Since then, the threat has only grown greater as live-streaming apps have proliferated.

iphone_TV“We saw a lot of new live-streaming apps at CES that are just around the corner,” Clint Cox, VP of technical operations at the Ultimate Fighting Championship said at the Copyright & Technology conference sponsored by GiantSteps Media and the Copyright Society in New York this week. “It’s fairly common technology and it’s becoming a unique challenge for rights owners. It’s a very easy place to put infringing content quickly.”

The problem is doubly complicated by the fact that not all unauthorized streaming of live events is clearly infringing from a copyright perspective, particularly when it comes to live sports. While a licensed broadcaster’s pictures, descriptions and accounts of a sporting event are clearly copyrighted, the game itself — the action on the field, court, ice or ring, as it unfolds in real-time — is not.

Someone sitting in the stands pointing a Periscope-enabled smartphone at the field, therefore, may be violating the venue’s terms and conditions printed on the back of the ticket, but they may not be infringing anyone’s copyright. Read More »

Netflix Is A Ratings Winner

NBCUniversal president of research and media development Alan Wurtzel got a bit cheeky with Netflix this week, leaking some preliminary data from Symphony, the network-backed rating system (still in beta) that uses audio-recognition technology to measure viewership of unrated OTT channels like Netflix.

According to Wurtzel, Symphony measured the average audience in the 18-49 demo for each episode of Netflix original series within 35 days of their debut on the service between September and December, and over that time Netflix’s most-watched show was “Jessica Jones,” which averaged piper-orange-is-the-new-black4.8 million viewers per episode. “Master of None” was second, with an average audience of 3.9 million, while “Narcos” pulled in 3.2 million per episode. “Orange is the New Black” remains Netflix’s most-watched series, according to Wurtzel, but the current season was released in June and most of the viewing happened during the summer. During the period covered by the study, OITNB averaged 644,00 viewers per episode.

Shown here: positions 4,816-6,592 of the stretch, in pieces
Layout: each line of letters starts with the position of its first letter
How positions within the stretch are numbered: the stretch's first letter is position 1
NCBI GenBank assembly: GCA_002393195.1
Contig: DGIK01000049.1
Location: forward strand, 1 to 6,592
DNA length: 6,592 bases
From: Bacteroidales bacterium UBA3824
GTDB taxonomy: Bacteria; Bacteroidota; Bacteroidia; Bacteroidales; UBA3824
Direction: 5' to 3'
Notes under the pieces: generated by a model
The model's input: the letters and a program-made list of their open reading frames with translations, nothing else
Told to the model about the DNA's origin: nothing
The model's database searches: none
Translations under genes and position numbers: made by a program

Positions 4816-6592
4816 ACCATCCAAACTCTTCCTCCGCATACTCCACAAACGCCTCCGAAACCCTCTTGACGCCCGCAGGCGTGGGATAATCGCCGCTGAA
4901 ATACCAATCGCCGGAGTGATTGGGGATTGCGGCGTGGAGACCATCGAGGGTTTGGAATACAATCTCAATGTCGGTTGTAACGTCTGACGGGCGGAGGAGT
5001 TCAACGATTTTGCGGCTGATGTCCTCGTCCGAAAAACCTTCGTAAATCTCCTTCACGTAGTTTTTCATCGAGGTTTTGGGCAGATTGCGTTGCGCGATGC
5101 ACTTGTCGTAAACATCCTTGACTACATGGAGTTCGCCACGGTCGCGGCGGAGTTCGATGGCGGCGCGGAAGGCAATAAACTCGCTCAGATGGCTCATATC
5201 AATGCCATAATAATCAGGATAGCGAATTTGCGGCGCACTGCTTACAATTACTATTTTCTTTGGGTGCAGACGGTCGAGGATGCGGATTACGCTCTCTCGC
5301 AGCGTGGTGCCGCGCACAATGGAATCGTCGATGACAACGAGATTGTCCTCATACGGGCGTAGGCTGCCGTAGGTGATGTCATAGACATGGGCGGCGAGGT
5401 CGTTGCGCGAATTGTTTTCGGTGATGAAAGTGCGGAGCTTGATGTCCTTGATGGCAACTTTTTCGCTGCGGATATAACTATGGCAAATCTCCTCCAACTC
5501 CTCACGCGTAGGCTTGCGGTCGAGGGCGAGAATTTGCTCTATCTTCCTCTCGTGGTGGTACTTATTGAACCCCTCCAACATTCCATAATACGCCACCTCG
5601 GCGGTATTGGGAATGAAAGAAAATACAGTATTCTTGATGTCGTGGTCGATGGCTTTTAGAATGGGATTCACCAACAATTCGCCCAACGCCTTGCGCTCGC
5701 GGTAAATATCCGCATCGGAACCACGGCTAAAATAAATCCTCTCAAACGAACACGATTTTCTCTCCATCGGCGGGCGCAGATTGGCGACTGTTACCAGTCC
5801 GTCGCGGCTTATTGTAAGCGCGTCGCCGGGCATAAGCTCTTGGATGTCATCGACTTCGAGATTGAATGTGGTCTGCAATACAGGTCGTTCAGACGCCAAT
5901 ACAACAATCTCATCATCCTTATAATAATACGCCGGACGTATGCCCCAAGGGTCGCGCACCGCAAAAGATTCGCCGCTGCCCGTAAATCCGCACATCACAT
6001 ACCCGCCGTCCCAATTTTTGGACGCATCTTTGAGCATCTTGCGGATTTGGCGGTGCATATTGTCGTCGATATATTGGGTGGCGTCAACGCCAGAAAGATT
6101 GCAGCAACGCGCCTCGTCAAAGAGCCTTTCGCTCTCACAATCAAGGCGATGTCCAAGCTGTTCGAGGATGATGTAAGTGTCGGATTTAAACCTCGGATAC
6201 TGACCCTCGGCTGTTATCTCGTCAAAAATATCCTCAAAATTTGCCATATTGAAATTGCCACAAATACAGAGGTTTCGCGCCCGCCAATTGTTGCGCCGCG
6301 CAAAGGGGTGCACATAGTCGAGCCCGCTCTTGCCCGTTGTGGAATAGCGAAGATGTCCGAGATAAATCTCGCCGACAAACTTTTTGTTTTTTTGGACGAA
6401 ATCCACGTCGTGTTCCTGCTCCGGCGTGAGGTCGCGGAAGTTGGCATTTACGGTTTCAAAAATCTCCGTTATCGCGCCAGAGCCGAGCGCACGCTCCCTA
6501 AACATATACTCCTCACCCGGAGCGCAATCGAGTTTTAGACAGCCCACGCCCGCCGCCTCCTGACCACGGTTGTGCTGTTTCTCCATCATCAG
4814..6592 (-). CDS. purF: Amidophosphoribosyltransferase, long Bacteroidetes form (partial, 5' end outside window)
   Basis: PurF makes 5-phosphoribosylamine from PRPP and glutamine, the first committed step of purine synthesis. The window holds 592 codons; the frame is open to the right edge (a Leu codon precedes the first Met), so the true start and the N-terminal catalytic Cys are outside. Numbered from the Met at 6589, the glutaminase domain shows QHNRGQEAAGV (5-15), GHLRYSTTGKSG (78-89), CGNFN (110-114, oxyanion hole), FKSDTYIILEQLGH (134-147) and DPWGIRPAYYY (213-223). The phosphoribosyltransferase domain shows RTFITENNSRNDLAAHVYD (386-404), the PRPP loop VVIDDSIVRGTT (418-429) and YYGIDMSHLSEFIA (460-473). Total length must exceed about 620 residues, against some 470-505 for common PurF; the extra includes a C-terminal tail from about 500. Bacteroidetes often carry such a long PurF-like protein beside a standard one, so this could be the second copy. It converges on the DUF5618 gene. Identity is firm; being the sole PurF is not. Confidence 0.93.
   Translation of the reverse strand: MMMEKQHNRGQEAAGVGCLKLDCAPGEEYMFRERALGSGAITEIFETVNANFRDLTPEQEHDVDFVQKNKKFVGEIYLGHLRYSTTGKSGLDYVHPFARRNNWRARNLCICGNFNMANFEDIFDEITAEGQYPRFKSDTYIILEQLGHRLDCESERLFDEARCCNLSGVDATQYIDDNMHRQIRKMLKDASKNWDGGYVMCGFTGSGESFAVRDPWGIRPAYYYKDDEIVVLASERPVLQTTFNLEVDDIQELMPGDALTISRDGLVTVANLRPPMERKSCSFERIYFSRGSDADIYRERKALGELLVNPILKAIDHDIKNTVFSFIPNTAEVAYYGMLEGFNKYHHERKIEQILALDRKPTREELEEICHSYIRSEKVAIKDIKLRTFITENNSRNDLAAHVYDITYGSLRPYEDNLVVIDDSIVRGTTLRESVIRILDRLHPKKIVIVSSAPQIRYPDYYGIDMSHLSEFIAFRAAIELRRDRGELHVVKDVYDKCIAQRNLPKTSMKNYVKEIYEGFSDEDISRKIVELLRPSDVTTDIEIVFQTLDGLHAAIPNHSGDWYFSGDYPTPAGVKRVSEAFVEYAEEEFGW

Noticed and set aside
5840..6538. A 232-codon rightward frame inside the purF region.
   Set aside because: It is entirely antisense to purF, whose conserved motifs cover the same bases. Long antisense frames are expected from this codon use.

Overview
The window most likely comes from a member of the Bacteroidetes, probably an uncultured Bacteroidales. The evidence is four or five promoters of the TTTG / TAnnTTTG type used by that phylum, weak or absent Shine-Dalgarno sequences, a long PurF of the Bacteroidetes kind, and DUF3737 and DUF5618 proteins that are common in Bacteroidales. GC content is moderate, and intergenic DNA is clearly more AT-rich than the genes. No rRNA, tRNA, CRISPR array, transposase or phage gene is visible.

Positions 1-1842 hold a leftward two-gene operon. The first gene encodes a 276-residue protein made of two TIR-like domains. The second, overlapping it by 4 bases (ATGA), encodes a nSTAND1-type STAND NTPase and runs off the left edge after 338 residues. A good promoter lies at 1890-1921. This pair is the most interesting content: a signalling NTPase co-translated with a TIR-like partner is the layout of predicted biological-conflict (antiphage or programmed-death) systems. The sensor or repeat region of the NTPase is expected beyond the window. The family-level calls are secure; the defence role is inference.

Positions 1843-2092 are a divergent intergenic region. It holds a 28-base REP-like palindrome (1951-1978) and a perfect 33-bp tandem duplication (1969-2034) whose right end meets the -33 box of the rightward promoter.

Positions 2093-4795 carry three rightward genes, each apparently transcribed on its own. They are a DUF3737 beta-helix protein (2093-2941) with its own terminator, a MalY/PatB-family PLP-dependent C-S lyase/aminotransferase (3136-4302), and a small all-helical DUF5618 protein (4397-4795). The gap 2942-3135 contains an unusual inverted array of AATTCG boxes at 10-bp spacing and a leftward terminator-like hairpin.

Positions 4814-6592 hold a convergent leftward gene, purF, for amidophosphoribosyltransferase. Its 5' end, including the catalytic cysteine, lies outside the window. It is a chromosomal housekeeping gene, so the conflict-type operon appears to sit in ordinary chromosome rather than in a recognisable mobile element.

In comparison, the most watched scripted series in the 18-49 demo on linear TV channels during the 2014-2015 TV season, in the live-plus 7-day window, AMC’s “The Walking Dead” averaged 13.2 million viewers per week, followed by Fox’s “Empire” at 9.0 million and CBS’ “Big Bang Theory” at 8.3 million. Read More »

Fahrenheit 512

The Friday night document dump is a tried and true tactic used by businesses as well as government officials looking to avoid a conflagration over the content of the documents. Waiting until a Friday that happens to fall on New Year’s Eve, however, has a panache all its own.

That’s when the U.S. Copyright Office dropped a Notice of Inquiry (NOI) into the Federal Register seeking comments on whether section 512 of the Digital Millennium Copyright Act, dealing with the procedures for notice and takedown of infringing material, is working effectively and as Congress intended when it passed the law back in 1996. But if the Copyright Office was hoping that few would notice the NOI, or that it might be able to keep the comments down to a dull roar it will almost surely be disappointed.

Library-of-Congress-Reading-RoomNo one who actually has to follow or apply the Section 512 procedures thinks they’re working well or effectively. Google alone was processing nearly 20 million takedown requests per week at the end 2015, while copyright owners see the system as a hopeless game of Whac-a-Mole, in which files get removed only to reappear quickly under a different URL. Litigation between copyright owners and online service providers — over the scope of the Section 512 safe harbor, which shields service providers from liability for infringing content posted by users if they follow the proscribed takedown procedures, the legal standard for culpable knowledge of infringing activity, and the efficacy of enforcement against repeat infringers — has formed a near-constant backdrop to the law almost since it took effect in 1998, most epically in the seven-year legal battle between Viacom and Google over content posted to YouTube. Many have been waiting years to get a crack at rewriting the safe harbor rules and they’re not likely to let the opportunity pass. Read More »

At CES, OTT Stacks Up

LAS VEGAS — If there was a consistent OTT theme running trough CES here this week it was about the need for solutions providers to move up the monetization stack as over-the-top streaming becomes a more important component of media companies’ bottom lines.

Previously focused on largely on video delivery and optimization as content traveled across the web, technology providers like cbs all accessConviva, Ooyala, Nagra and Adobe are increasingly focusing on building tools designed to help media companies make sure direct-to-consumer streaming becomes additive to their current business rather than cannibalistic,by better monetizing OTT viewing and viewers.

“This year we’re very focused on going further up the food chain at media companies,” Adobe’s directly of product marketing for Adobe Primetime Campbell Foster told Concurrent Media. “A lot of our [media] clients are looking to us to help drive net viewer increases, not just service the viewers they already have.” Read More »